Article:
Understanding best practice in deploying external solid-wall insulation and internal wall insulation
UNIVERSITY COLLEGE LONDON (UCL)
BARTLETT SCHOOL OF ENVIRONMENT, ENERGY AND RESOURCES (BSEER)
UK Government report explores best-practice in deploying external solid wall and internal wall insulation in the UK.
Establishing ‘state of the art’ practice in the deployment of solid wall insulation on UK Buildings
The roll out of External Wall Insulation to solid walls can bring about significant emissions reductions from the building sector and make a significant impact on household energy consumption.
However, the report has found that there are significant differences in the quality of installations based on the location and installer. When installing External Solid wall Insulation it is important to insulate the whole of the external walls, including the plinth around the base of the property and around window and door reveals. The research showed that a large number of contractors installing external solid wall insulation failed to insulate the plinth or window reveals. Although this can make it cheaper for the customer (if the savings are passed on by the installer), the failure to insulate the whole property creates areas known as 'cold spots' which allows warm air to escape from the property. As well as losing heat from the property, these 'cold spots' can result in a build up of condensation on the internal walls which may then lead to then growth of black mould.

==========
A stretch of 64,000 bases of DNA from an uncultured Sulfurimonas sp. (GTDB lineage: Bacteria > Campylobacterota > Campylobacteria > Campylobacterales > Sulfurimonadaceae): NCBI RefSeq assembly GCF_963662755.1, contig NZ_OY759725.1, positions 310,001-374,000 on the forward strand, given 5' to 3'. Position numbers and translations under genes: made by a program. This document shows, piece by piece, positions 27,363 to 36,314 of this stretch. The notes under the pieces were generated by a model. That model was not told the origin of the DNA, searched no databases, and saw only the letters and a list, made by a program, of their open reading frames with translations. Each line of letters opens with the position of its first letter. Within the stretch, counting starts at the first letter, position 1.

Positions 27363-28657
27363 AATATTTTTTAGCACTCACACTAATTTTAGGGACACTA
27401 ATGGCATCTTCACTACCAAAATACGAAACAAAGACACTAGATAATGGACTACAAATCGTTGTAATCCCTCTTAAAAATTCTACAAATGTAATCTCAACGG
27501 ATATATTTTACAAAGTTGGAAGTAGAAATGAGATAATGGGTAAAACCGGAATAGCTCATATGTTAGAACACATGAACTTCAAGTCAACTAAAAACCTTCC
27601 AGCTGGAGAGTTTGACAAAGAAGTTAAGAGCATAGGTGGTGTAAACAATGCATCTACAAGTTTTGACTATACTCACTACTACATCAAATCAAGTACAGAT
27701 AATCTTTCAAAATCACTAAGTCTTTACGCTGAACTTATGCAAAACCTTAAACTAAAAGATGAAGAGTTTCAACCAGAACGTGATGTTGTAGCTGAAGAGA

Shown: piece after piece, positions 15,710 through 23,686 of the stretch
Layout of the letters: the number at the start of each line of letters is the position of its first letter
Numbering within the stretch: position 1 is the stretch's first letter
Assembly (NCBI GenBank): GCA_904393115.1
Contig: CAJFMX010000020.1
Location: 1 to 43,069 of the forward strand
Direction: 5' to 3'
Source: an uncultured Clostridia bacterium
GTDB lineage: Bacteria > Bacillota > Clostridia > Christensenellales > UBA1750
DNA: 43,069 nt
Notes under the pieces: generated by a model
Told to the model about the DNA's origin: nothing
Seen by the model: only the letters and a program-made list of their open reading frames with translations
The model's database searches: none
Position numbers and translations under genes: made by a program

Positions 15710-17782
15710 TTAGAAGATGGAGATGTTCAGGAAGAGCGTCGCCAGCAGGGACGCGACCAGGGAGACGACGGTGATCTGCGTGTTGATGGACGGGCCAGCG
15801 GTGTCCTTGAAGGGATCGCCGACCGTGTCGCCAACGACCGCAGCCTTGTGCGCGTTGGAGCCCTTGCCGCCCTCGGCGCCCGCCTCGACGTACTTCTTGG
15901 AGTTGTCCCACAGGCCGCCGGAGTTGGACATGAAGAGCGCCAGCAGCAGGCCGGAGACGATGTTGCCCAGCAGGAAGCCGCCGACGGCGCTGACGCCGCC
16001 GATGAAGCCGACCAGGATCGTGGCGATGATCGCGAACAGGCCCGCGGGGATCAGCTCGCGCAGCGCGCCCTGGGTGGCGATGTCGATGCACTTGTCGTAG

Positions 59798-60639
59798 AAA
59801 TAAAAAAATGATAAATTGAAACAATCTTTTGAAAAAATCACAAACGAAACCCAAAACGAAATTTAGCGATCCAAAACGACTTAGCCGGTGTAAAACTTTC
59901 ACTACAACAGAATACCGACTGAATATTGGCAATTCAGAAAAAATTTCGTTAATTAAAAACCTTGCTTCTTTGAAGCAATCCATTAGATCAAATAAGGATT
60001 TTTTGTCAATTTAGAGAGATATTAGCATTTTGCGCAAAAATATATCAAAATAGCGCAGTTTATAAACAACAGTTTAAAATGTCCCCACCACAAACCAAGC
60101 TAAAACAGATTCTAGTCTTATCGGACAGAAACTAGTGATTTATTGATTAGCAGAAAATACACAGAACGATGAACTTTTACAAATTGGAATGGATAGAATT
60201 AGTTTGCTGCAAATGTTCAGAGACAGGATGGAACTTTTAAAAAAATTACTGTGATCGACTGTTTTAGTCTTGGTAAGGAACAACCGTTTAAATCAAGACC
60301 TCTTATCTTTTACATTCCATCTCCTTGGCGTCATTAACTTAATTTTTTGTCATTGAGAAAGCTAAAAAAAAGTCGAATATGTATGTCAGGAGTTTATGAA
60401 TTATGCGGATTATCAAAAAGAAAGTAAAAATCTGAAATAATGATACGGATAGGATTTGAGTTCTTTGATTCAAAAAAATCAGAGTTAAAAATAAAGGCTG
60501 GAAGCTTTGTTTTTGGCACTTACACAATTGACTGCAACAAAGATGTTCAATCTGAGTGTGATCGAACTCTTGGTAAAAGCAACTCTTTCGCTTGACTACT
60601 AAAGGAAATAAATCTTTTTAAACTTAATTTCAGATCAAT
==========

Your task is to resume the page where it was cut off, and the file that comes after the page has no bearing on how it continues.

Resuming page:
Energysavinggrants.org always recommend that external solid wall insulation should be installed by a Government approved installer, which have the relevant accreditations and that a 'whole house' approach is taken when insulation, including insulating all of the walls, all of the loft and insulating the ground floor of the property where feasible.